Hip flexion and knee extension are crucial to normal gait. The femoral nerve is a branch of the lumbar plexus and enables us to perform these movements. It supplies motor innervation to the iliopsoas muscle, and anterior compartment of the thigh. It supplies sensation over the anterior and medial thigh and medial surface of the leg.
The femoral nerve arises from the Lumbar Plexus (Ventral rami of L1-L4, the nerve plexus of the lower limb). It arises from posterior divisions of the ventral rami of the L2-L4 nerve roots, with the obturator nerve emerging from the anterior divisions of the L2-L4 nerve roots. You may be wondering why the muscles of the leg have innervation from the lumbar spinal nerves. Would it not make more sense for them to be innervated by the sacral nerves as these muscles do not lie in the lumbar region? This can be explained by the embryological migration of the lumbar musculature down to the thighs i.e. the quadriceps was originally a lumbar muscle.
The nerve runs through the psoas major, and emerges lateral to the psoas major. It does not supply the psoas major muscle which gets drect supply from the lumbar plexus. It does supply the iliacus muscle. The nerve then runs toward the anterior superior iliac spine, and runs beneath the inguinal ligament before descending in the groin region laterally to the femoral artery and vein. It then divides into a superficial and deep component.
The superficial division supplies sartorius and pectineus and forms the intermediate cutaneous nerve of the thigh, and medial cutaneous nerve of the thigh.
The deep division supplies the anterior compartment of the thigh i.e. quadriceps femoris (vastus medialis, vastus lateralis, vastus intermedius and rectus femoris) and also gives rise to the saphenous nerve. The saphenous nerve runs posterior to the Sartorius muscle in the sub-sartorial (Hunter's) canal, and passes between the sartorius and gracilis muscles. It follows the course of the great saphenous nerve in the medial aspect of the leg and supplies the anteromedial aspects of the knee, leg and foot. The deep division also gives off the infrapatellar branches to the knee, which pierce the fascia lata and sartorius to supply sensation to the skin lying over the patella.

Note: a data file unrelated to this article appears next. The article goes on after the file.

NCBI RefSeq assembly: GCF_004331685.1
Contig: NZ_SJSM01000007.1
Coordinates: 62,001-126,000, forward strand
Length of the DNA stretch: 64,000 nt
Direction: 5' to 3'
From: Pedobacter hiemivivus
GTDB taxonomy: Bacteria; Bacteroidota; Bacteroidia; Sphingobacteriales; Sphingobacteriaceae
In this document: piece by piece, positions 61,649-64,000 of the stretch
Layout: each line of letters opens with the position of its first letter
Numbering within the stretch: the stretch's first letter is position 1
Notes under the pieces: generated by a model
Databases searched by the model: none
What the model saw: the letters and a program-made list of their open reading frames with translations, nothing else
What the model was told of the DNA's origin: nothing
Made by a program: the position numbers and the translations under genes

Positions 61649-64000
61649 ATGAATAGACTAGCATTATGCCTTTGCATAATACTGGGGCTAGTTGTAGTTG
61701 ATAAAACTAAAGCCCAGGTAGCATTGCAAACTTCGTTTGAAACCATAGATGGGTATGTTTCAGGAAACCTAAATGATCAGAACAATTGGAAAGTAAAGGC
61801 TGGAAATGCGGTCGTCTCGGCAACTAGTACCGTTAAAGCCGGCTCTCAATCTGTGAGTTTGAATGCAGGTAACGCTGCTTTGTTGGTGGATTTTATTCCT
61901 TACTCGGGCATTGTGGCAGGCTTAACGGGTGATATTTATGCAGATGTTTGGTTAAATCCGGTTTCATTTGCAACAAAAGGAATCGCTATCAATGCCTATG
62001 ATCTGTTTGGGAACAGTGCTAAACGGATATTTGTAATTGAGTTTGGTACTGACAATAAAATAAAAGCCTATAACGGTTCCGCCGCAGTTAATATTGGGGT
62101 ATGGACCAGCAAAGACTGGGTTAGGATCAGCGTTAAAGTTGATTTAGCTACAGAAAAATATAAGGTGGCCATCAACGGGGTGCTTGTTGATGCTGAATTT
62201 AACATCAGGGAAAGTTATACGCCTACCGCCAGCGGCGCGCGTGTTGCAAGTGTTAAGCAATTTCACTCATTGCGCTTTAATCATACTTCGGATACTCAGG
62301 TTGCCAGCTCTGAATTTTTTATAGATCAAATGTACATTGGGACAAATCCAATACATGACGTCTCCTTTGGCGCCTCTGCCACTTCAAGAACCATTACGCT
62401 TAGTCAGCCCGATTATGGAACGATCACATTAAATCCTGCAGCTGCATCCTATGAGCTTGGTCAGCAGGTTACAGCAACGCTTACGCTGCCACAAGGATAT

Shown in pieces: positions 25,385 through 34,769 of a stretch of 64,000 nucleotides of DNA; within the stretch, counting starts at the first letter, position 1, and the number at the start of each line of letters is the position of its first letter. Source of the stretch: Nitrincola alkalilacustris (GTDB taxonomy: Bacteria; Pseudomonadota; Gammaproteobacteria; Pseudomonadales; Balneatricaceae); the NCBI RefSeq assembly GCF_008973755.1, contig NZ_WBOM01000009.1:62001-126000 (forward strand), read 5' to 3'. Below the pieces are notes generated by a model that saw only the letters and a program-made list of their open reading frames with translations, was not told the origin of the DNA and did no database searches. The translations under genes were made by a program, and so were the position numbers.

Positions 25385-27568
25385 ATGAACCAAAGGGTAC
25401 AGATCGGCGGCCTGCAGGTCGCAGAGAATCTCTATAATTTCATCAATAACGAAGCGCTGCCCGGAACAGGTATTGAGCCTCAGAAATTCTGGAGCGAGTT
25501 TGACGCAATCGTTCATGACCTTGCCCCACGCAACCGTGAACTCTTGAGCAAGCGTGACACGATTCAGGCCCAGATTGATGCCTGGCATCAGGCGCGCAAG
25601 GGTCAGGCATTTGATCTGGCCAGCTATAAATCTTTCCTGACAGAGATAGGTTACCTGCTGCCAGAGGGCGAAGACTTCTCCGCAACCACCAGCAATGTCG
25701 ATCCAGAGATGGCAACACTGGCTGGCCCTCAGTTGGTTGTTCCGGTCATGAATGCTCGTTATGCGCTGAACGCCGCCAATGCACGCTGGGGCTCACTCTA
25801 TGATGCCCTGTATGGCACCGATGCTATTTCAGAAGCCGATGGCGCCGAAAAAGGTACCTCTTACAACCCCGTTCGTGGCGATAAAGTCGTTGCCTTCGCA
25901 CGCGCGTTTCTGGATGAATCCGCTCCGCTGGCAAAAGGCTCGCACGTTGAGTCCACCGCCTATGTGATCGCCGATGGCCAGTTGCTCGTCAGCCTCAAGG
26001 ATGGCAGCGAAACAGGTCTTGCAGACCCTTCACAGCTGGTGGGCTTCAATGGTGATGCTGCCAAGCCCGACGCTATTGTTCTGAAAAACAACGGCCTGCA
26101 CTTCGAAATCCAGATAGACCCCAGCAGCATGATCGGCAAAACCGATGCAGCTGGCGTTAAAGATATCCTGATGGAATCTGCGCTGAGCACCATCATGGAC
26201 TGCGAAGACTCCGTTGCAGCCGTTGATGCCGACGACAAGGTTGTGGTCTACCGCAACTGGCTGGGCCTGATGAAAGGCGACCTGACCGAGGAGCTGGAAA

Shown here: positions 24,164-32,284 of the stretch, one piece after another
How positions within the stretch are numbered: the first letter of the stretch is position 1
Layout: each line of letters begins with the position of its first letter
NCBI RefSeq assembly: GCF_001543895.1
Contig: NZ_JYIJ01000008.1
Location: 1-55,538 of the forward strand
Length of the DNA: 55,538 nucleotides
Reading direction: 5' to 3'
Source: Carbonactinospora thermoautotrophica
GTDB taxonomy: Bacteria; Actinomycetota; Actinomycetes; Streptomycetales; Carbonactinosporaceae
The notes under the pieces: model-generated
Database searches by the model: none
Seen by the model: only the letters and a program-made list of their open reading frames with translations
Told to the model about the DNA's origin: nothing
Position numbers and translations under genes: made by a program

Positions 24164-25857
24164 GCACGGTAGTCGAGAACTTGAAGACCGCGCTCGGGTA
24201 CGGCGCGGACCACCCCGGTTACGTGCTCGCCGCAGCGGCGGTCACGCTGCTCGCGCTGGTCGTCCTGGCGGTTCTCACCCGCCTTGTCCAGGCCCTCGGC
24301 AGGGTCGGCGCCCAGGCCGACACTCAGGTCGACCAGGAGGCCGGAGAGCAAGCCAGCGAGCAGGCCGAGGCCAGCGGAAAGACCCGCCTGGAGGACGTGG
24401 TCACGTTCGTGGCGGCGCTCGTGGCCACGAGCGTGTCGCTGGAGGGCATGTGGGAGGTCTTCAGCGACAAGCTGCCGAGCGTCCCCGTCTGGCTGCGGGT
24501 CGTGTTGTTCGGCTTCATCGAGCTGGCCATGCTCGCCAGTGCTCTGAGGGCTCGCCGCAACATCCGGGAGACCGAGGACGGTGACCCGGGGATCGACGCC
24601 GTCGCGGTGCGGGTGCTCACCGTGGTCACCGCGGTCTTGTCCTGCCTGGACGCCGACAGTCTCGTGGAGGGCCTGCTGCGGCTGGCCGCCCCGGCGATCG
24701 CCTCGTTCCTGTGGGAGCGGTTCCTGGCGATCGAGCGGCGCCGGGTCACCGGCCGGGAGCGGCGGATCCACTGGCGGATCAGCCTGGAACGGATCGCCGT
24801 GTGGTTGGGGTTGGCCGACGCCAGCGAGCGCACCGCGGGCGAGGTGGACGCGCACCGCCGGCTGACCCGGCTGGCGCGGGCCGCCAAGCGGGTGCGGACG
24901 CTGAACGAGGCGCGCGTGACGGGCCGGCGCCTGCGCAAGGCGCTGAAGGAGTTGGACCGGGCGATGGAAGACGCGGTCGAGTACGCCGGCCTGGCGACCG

As the femoral nerve supplies the anterior compartment of the thigh, you may expect it to arise from the anterior divisions of the ventral rami. It in fact arises from the posterior divisions. The reason for this can be found in the embryology of the musculature. The upper limbs remain in their original position, with the flexor compartments on the anterior surface and the extensor compartments on the posterior surface. Contrastingly, the lower limb rotate a full 180 degrees, which caused the flexor compartment to move to the back, and the extensor compartment to move to the front. The nerve supply to the muscles does not alter, and the artefact of the original positions of the muscles can be seen in the divisions of the nerve roots.
Trauma - The femoral nerve is at risk from damage following lower limb trauma. The nerve has a superficial course near the anterior superior iliac spine and can be crushed under the inguinal ligament. Hip surgery, pelvic surgery, femoral artery aneurysms, local tumours, haematomas and femoral artery catheterisation put the nerve at risk. Symptoms include loss of sensation over the medial and intermediate surface of the thigh, as well as weakened knee extension.
Developmental precursor- Alar and basal plate of L2-L4
Origin- posterior divisions of anterior rami of L2-L4
Branches- medial cutaneous nerve of the thigh, intermediate cutaneous nerve of the thigh, motor branch
Muscles supplied- Quadriceps femoris, pectineus, Sartorius, iliacus.
Dermatome- medial and intermediate surface of the thigh.
NAVY- this teaches the order of structures in the femoral neurovasculature from lateral to medial (nerve artery vein Y-front)
The femoral nerve is a branch of the lumbar plexus (the nerve plexus of the lower lib). It supplies motor innervation to the anterior compartment of the thigh. It supplies sensation over the anterior and medial thigh and medial surface of the leg.